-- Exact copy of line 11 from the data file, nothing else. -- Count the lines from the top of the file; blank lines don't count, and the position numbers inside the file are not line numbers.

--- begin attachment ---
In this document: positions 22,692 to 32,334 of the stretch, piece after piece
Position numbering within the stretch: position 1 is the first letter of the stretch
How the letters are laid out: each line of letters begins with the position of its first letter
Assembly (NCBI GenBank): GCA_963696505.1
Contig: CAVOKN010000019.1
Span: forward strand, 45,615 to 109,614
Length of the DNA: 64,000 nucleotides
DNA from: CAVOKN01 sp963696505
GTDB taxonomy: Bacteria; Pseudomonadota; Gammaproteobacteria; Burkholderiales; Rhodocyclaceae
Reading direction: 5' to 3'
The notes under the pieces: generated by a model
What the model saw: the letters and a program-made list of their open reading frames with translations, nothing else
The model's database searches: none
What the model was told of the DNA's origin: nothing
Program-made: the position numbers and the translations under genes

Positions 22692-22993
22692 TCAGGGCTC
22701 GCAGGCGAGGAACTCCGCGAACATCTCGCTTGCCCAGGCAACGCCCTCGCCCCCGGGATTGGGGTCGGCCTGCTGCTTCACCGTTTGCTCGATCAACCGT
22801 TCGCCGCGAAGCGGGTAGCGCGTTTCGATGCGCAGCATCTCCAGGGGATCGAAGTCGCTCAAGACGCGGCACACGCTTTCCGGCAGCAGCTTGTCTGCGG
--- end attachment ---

The notes under the pieces: generated by a model